All the usual jetCenter amenities are available including free WSI weather briefings, flight planning facilities, professional catering, free coffee and ice, cabin cleaning and lavatory service. Rental cars, nearby accommodations and golf courses, plus charter, aircraft repair service and de-icing services are on hand. A remodeled and expanded executive aviation terminal has a passenger lounge and a separate pilot’s lounge, as well as comfortable conference room facilities.
“They’re doing very well—more traffic coming in all the time,” says Gordon. “We have two flight schools on the field and we also have a company called Firewall Forward that does a lot of engines and accessories maintenance.
They’re just completing a test for a new design on a camshaft for the engines that are in the Beechcraft Duke. The tests are showing that they’re improving the life of the camshaft, which had been a problem.”
Gordon says Firewall Forward has big expansion plans, beyond aircraft maintenance, into large charters and jet charter business.
The airport has approximately 150 based aircraft with about a 20 percent mix of corporate aviation, and 80 percent smaller general aviation. Gordon notes that the corporate side is growing faster than any other segment.
So where does the minor league hockey team come in? The new Larimer County fairgrounds project includes a large event center and Gordon notes that may include a minor league hockey team.
“It’s just right across from the airport on I-25,” he said. “We think that’s going to bring in some activity and more flights. The whole area between Loveland and Ft. Collins is just growing. We have our own growth up there and the airport’s going to play an important role—in economic development.”
Gordon is back in airport management after five years of being out of the director’s seat. He was the airport manager at Jeffco for 25 years, until the fall of 1998. Throughout that time he also served on the Colorado Aeronautics Board and became not only an accredited aviation executive through the American Association of Airport Executives, but also was on the review panel for other accreditation candidates.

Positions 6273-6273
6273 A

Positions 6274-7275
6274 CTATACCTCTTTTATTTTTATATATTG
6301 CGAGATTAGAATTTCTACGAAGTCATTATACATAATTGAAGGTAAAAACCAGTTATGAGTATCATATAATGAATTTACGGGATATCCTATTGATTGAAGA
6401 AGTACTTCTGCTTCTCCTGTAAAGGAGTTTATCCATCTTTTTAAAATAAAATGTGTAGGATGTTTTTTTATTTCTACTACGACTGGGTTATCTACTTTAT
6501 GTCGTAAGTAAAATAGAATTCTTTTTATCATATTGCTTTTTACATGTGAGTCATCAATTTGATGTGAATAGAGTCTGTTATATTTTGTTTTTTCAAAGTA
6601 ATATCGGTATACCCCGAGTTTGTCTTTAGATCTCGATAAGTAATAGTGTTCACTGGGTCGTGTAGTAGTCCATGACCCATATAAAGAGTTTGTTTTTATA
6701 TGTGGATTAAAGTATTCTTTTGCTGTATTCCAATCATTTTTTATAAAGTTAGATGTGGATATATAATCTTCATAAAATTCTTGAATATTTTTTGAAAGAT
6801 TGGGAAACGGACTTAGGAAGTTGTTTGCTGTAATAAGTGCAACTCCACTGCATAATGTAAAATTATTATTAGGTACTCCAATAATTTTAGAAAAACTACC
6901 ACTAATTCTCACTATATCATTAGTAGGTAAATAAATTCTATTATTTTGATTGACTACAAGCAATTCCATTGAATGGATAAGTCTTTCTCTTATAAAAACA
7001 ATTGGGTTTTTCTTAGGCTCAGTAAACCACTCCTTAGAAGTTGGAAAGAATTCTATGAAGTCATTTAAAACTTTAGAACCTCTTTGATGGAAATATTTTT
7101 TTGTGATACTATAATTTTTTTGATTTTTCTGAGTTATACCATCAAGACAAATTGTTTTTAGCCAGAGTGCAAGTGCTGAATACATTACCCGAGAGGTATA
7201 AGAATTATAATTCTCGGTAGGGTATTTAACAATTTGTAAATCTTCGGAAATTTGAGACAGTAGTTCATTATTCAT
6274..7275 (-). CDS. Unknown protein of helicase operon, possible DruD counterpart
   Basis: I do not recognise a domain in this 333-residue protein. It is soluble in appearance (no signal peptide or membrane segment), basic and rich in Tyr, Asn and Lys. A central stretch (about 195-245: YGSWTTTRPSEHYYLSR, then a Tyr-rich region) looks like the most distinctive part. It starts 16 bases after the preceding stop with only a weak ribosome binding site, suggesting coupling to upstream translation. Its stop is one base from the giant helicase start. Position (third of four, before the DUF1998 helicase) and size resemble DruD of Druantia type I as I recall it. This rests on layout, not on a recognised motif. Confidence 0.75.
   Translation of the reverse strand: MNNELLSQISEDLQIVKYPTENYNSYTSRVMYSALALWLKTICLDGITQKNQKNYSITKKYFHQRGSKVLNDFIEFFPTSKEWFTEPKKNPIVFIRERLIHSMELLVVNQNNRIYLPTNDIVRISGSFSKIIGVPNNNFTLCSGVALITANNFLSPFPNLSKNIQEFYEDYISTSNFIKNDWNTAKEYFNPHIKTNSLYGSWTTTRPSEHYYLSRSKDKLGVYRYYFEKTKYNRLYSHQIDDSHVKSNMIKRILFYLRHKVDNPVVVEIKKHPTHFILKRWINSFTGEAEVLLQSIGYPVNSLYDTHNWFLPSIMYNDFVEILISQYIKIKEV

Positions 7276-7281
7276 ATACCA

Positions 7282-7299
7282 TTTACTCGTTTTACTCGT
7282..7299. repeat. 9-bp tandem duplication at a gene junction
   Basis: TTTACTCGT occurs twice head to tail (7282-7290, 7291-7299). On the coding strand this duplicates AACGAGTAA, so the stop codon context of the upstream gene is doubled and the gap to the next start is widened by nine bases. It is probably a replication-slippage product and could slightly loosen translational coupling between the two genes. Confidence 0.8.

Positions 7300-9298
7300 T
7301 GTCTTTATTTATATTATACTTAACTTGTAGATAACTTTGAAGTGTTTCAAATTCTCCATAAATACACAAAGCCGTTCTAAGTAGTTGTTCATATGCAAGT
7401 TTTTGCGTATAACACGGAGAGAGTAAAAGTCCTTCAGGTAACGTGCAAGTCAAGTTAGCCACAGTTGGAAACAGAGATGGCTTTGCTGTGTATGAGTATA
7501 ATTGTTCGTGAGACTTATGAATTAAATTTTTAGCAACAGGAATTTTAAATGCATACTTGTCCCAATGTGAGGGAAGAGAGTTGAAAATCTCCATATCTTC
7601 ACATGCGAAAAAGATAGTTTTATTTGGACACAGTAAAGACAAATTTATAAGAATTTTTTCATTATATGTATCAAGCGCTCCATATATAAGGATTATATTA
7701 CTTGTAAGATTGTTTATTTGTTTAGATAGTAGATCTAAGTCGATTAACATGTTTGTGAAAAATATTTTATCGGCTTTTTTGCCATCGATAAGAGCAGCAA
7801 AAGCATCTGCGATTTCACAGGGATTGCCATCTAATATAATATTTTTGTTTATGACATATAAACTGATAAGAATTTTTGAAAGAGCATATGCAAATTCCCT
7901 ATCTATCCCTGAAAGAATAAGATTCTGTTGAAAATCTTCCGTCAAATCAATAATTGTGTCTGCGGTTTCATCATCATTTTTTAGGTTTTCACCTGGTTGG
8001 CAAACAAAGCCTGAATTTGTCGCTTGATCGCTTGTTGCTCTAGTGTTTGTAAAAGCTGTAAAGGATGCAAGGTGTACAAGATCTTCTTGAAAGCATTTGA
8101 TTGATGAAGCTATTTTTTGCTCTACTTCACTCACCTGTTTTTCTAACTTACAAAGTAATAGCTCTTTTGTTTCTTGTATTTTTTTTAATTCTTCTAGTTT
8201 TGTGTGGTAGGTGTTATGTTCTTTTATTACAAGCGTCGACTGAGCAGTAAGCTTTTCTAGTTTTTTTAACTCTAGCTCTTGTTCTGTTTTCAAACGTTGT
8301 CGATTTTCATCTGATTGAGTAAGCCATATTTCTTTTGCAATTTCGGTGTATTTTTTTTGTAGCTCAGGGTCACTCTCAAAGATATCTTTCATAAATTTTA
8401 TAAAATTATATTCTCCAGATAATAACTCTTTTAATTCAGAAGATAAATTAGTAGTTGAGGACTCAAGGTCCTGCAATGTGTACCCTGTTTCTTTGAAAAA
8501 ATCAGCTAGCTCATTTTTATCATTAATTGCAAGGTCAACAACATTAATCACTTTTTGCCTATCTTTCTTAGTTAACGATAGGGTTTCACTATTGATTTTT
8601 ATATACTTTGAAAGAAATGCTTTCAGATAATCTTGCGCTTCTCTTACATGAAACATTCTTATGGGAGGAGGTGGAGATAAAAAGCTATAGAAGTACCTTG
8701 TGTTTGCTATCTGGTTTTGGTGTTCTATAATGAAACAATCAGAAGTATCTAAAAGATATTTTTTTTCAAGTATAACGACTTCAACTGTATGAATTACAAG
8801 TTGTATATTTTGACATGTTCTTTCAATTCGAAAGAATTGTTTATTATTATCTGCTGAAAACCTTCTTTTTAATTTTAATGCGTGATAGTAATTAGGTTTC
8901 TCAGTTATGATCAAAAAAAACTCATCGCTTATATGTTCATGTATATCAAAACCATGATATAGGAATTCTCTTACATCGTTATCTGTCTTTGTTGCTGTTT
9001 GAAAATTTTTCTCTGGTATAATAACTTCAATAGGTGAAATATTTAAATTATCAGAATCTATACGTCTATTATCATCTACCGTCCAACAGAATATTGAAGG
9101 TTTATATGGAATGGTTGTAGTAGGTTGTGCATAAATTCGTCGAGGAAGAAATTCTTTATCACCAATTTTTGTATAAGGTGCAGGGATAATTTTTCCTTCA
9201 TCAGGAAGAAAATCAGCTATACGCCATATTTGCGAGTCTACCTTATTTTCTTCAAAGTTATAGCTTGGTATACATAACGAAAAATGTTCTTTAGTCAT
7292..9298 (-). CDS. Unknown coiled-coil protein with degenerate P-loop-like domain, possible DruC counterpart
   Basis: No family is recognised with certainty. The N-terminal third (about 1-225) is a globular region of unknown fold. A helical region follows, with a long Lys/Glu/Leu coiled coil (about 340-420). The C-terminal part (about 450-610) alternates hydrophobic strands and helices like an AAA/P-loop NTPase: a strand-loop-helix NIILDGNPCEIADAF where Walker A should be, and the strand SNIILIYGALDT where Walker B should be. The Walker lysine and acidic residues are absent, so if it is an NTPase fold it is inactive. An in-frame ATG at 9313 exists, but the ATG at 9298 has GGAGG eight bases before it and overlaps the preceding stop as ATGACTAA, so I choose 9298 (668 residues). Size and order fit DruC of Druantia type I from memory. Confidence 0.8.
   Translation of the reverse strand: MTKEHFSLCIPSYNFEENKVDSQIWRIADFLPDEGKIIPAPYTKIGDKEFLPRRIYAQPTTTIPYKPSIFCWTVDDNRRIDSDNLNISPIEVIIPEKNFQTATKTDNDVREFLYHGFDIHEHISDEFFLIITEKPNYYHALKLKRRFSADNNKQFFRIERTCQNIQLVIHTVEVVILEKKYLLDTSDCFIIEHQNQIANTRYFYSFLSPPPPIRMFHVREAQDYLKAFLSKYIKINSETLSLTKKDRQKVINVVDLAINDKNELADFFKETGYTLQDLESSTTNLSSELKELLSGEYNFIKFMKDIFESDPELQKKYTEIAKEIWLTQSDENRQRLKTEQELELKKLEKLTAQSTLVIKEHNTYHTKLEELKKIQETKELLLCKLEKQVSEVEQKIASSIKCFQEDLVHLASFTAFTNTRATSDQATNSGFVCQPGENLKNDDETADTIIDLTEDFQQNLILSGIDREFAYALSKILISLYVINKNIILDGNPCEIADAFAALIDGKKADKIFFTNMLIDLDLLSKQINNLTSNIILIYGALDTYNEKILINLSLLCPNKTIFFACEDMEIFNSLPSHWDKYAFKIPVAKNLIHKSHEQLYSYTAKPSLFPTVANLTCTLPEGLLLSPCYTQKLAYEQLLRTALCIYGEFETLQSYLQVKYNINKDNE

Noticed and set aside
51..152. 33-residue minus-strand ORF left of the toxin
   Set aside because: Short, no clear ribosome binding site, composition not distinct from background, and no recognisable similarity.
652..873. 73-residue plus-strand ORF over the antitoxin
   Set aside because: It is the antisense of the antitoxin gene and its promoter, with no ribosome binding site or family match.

In May 1991, he started the Gordon Consulting Group and headed west to Aspen/Pitkin County Airport as the interim airport director. He stayed in Aspen through the end of 2001 as both interim airport director and special projects coordinator. He then started working at Ft. Collins/Loveland as the interim airport director, and was officially appointed to the position Dec. 18, 2002.
Gordon has been an integral part of the state’s aviation and airport system for a long time.
“We are very happy to have Dave Gordon back as an airport manager in the state,” says Travis Vallin, director of the State Division of Aeronautics. “Dave has so much historical knowledge about aviation in Colorado as he was instrumental in developing the legislative language that created the Colorado Aeronautics Division and the Colorado Aeronautical Board. He will be very beneficial for Fort Collins/Loveland Airport.”
Gordon hopes to have a consultant selected for the master plan update in the next few months, but for now he’s just excited about being back at the helm.
“It’s pretty exciting. One thing I really like about getting the job up there is there’s a lot to be done and a good airport manager always like to have some part of the airport torn up at all times,” Gordon jokes. “Its part of the job description: ‘Must like to build things continually.'”